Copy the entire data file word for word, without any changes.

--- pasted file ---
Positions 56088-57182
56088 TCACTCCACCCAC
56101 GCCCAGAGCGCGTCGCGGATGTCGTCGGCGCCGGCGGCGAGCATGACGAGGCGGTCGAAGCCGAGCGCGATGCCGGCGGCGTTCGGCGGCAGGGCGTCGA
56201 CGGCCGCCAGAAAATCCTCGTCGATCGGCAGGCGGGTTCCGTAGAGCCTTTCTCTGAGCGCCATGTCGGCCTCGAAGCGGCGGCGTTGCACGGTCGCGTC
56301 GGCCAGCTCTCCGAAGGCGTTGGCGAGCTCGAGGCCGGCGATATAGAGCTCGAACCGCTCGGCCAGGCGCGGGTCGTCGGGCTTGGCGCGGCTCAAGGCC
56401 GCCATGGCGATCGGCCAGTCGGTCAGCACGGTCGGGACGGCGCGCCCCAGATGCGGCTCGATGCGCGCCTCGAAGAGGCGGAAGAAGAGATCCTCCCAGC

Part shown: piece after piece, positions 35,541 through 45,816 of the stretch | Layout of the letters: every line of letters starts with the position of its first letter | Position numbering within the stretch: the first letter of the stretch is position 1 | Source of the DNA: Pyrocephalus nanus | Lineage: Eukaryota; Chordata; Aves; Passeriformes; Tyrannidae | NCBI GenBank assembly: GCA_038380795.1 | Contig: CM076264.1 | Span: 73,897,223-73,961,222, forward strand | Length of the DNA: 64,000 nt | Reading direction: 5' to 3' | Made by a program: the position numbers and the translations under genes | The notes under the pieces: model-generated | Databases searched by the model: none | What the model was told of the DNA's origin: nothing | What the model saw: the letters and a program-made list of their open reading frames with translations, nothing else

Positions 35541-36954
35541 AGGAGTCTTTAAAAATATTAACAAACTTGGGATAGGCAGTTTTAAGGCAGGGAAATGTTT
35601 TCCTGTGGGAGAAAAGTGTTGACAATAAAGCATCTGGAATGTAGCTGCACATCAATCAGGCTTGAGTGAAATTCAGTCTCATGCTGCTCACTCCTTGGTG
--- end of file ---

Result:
Positions 56088-57182
56088 TCACTCCACCCAC
56101 GCCCAGAGCGCGTCGCGGATGTCGTCGGCGCCGGCGGCGAGCATGACGAGGCGGTCGAAGCCGAGCGCGATGCCGGCGGCGTTCGGCGGCAGGGCGTCGA
56201 CGGCCGCCAGAAAATCCTCGTCGATCGGCAGGCGGGTTCCGTAGAGCCTTTCTCTGAGCGCCATGTCGGCCTCGAAGCGGCGGCGTTGCACGGTCGCGTC
56301 GGCCAGCTCTCCGAAGGCGTTGGCGAGCTCGAGGCCGGCGATATAGAGCTCGAACCGCTCGGCCAGGCGCGGGTCGTCGGGCTTGGCGCGGCTCAAGGCC
56401 GCCATGGCGATCGGCCAGTCGGTCAGCACGGTCGGGACGGCGCGCCCCAGATGCGGCTCGATGCGCGCCTCGAAGAGGCGGAAGAAGAGATCCTCCCAGC

Part shown: piece after piece, positions 35,541 through 45,816 of the stretch | Layout of the letters: every line of letters starts with the position of its first letter | Position numbering within the stretch: the first letter of the stretch is position 1 | Source of the DNA: Pyrocephalus nanus | Lineage: Eukaryota; Chordata; Aves; Passeriformes; Tyrannidae | NCBI GenBank assembly: GCA_038380795.1 | Contig: CM076264.1 | Span: 73,897,223-73,961,222, forward strand | Length of the DNA: 64,000 nt | Reading direction: 5' to 3' | Made by a program: the position numbers and the translations under genes | The notes under the pieces: model-generated | Databases searched by the model: none | What the model was told of the DNA's origin: nothing | What the model saw: the letters and a program-made list of their open reading frames with translations, nothing else

Positions 35541-36954
35541 AGGAGTCTTTAAAAATATTAACAAACTTGGGATAGGCAGTTTTAAGGCAGGGAAATGTTT
35601 TCCTGTGGGAGAAAAGTGTTGACAATAAAGCATCTGGAATGTAGCTGCACATCAATCAGGCTTGAGTGAAATTCAGTCTCATGCTGCTCACTCCTTGGTG